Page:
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Hezbollah Attacks Force Israeli Children to Take Cover During Holiday

Smoke rises as seen from the Israel-Lebanon border in northern Israel, Nov. 12, 2023. Photo: REUTERS/Evelyn Hockstein

Purim, an especially joyous Jewish holiday enjoyed by parents and children alike, was marred in Israel by rocket alarms on Sunday.

Around noon local time, rocket sirens in the Golan Heights, a strategic region on Israel’s northern border previously controlled by Syria, sent families running for shelters or ducking for cover outside. Photos of the scene showed children, dressed in costumes as is the custom on Purim, laying on the ground, covering their ears to block out the loud sirens.

The alerts turned out to be for a drone from Hezbollah, the Iran-backed terrorist group based in Lebanon, that was quickly identified and taken down.

The sirens came hours after Hezbollah fired more than 60 rockets into northern Israel. The Israel Defense Forces (IDF) responded with attacks deep into Lebanon and neighboring Syria, where local reports said the Israeli jets blew up an arms shipment to terrorist groups there.

The strike came amid escalating tensions between Israel and Hezbollah. The IDF said earlier this month that it had targeted more than 4,500 Hezbollah targets since the outbreak of the war against Hamas in Gaza on Oct. 7, including weapons shipments and production facilities used to manufacture rockets and other munitions. Hezbollah has identified more than 240 of its members killed by Israel since Oct. 8, but the IDF puts that number at over 300, including senior operatives. Israeli strikes have also targeted Hezbollah operatives in Syria as well as members of other terror groups, including Iran’s Islamic Revolutionary Guard Corps (IRGC).

On Sunday, following the typical wait period, the sirens stopped and Purim activities resumed.

Even before the holiday, which began over the weekend, the IDF called on limited celebrations during the war. On Friday, IDF Spokesman Rear Adm. Daniel Hagari released a video, calling on children to avoid toy explosives so as not to startle soldiers who returned from service.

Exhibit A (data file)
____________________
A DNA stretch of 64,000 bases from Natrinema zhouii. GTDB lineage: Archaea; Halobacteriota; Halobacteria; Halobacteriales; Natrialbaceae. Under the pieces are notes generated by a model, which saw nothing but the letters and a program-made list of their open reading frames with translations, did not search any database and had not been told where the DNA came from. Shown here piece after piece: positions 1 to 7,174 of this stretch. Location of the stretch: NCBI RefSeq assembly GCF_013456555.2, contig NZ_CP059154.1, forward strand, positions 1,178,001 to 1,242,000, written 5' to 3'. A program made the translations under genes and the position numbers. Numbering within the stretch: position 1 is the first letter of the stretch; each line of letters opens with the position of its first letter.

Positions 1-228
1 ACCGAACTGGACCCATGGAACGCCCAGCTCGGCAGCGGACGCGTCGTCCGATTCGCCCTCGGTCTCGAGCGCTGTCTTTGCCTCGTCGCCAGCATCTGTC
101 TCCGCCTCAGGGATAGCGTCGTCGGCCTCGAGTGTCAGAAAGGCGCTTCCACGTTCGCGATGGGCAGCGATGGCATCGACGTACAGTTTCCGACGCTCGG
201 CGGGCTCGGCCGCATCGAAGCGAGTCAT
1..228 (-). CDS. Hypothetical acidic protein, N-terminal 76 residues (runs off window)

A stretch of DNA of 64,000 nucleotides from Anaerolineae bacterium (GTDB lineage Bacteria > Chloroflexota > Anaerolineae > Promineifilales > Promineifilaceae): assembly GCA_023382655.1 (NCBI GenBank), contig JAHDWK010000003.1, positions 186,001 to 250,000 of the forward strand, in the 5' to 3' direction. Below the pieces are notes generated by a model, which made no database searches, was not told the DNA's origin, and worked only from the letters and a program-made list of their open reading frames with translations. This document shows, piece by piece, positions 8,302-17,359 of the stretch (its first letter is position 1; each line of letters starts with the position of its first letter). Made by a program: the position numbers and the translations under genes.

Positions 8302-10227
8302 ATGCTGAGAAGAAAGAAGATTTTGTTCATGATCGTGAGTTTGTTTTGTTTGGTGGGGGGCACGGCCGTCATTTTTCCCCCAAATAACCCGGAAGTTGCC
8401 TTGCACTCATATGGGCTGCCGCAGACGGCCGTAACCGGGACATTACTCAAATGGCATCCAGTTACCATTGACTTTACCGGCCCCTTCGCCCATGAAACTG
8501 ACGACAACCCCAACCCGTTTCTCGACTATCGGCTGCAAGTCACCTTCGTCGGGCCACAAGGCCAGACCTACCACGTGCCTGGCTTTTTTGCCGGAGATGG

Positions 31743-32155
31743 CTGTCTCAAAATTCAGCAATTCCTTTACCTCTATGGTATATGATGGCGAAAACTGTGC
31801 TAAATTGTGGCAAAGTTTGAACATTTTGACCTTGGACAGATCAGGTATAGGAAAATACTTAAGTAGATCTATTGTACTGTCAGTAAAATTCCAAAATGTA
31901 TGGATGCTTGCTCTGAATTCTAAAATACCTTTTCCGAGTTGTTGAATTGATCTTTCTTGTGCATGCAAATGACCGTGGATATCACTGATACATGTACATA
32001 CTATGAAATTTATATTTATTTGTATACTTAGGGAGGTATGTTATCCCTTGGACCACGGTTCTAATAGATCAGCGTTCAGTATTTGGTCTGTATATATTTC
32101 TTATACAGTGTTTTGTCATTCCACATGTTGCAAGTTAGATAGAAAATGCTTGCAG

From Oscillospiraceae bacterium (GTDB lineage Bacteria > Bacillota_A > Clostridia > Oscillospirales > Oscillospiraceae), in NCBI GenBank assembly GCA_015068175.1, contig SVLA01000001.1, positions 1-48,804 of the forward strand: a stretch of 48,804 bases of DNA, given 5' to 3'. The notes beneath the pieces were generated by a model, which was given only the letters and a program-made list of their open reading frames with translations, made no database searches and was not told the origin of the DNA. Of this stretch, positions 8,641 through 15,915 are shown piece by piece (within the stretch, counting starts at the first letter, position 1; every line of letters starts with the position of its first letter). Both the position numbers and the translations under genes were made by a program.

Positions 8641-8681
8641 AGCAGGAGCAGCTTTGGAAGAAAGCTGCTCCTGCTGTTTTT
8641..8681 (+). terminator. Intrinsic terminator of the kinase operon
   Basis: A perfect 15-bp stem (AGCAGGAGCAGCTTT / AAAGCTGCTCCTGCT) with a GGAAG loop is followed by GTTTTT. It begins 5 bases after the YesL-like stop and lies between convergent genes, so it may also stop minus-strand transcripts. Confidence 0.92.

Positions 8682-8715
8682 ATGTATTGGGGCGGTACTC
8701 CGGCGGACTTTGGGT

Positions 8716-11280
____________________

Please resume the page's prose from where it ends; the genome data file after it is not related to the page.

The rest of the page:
“Don’t throw explosives on the holiday. We in the IDF will continue to do everything to embrace the soldiers wounded in body and soul and their families. You have fulfilled your duty; now we will fulfill our duty,” Hagari said in the video.”

Officials also called on children to avoid dressing as soldiers and brandishing fake weapons out of respect.

The story of Purim — which commemorates the saving of the Jewish people from annihilation at the hands of Haman, an official of the Achaemenid Empire — is told in the Book of Esther. It has taken on significant meaning in the public sphere this year, as commentators have compared Haman’s plans to kill all the Jews with the attempts of Hamas and Hezbollah, both terrorist groups backed by Iran, to destroy Israel and the Jewish people in the current war.

The holiday began Saturday night in Jewish communities around the world — with the exception of Jerusalem, where as prescribed in the Book of Esther the holiday starts a day later. Even with the war, parties and parades have been occurring throughout Israel.

However, many Israelis will be celebrating Purim this year away from home. More than 60,000 Israelis from Israel’s northern region near the Lebanon border have been evacuated from their homes amid daily anti-tank, missile, and mortar fire and are living in hotels and other forms of temporary housing. A further 70,000 are still evacuated from Israel’s southern region near the Gaza border, where Hamas carried out its massacre of 1,200 people on Oct. 7.

The post Hezbollah Attacks Force Israeli Children to Take Cover During Holiday first appeared on Algemeiner.com.

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Hate crimes in Toronto are predominantly antisemitic—and the numbers continue to rise: TPS security and intelligence commander

Antisemitic hate crimes continue to account for more than any other category of reported hate crimes in Toronto, according to the head of Toronto police intelligence. Superintendent Katherine Stephenson of Toronto Police Service (TPS) confirmed the ongoing spike in hate occurrences during a presentation at Holy Blossom Temple on May 29, where she addressed 350 […]